As of publication time, none of the local city officeholders have responded to any of the questions, which are listed below. In contrast to the silence of city officials, Roanoke City GOP Chairman Charlie Nave has given his answers which are shown in bold.
- Most of us should be used to some small, high-priced items such as laptops, ink cartridges etc. being locked up in store shelves. However, recently, the Walmarts in Southeast and at Valley View have had cabinets locked that held routine, daily items, including men’s razors, shaving cream, ladies’ face cream, and even dog flea collars that cost less than $4. Why is this? (For the record, no such locked cases holding routine items have been seen in Roanoke County.) Nave: I wouldn’t be surprised if this is because of a higher rate of unpunished shoplifting in Roanoke City as compared to Roanoke County.
- It takes time to find an employee to unlock cabinets. For this kind of inconvenience, especially when everyone is busy and time is precious, what will stop some shoppers from going to the county or Salem to shop, and thus reduce City tax revenues and possibly demand for employees? Nave: Unpunished shoplifting will hurt the Roanoke City economy as Roanokers find it more convenient to leave the city limits for daily items.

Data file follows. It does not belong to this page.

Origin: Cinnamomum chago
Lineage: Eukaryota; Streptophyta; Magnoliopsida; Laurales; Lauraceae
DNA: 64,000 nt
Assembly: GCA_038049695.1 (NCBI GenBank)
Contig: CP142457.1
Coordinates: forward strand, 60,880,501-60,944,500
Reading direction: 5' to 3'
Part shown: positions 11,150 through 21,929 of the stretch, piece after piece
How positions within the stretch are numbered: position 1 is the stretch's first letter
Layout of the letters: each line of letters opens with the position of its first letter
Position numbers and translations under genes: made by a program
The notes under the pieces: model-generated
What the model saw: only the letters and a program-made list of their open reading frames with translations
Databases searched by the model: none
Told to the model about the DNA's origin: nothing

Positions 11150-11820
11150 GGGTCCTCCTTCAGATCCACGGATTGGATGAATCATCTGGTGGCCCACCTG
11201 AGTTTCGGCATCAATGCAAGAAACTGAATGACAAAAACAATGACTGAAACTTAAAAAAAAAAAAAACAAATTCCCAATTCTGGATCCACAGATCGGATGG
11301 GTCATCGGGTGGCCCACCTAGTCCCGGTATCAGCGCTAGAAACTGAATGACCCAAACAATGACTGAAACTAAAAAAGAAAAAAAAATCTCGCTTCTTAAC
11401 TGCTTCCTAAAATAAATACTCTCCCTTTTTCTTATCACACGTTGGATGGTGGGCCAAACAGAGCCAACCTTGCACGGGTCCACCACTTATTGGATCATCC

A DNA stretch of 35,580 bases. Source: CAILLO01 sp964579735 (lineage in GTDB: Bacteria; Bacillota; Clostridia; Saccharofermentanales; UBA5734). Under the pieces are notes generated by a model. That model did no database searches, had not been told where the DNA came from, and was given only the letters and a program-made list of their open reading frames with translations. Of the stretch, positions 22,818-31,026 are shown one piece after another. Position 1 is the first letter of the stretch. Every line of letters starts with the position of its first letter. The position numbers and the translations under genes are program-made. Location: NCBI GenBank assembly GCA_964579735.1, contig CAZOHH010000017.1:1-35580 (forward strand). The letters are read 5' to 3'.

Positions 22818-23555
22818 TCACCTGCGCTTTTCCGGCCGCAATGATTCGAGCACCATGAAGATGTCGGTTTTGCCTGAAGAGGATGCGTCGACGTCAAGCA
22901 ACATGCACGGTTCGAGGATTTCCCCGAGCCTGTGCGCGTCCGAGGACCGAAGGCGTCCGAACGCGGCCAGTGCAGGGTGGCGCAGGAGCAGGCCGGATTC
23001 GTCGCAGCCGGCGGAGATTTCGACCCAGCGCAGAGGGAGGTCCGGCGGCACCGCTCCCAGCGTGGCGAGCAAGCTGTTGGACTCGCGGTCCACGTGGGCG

- Those of us who have grown up in Roanoke know this to be a safe, friendly city. Why are we seeing this disturbing trend recently, in just the past few months? Nave: Crime appears to have been rising in Roanoke over the last few years.
- As a Roanoke City leader, what responsibility do you take for this and do you have any statement for our readers about it? Nave: Roanoke needs new elected and appointed leadership. Our current leadership has not been able to get a handle on rising crime.
- Mass shoplifting and overall lawlessness are pathologies we sadly associate with large cities. Is there a plan to push back against this new wave of shoplifting or do you think this is a “new normal” Roanokers need to get used to? Nave: City Council has not even addressed this matter. They appear unconcerned about and disconnected from the daily reality of living in Roanoke.
Since the City has already imposed a plastic bag tax, will the new inconvenience of having to find a clerk to unlock cabinets to get items drive some shoppers outside the City, thus reducing City taxes and demand for employees? Plus, shoplifting cuts a company’s profit margin and thus they drive up prices that consumers have to pay. And is tolerating increased shoplifting a “new normal” most Roanokers want to accept?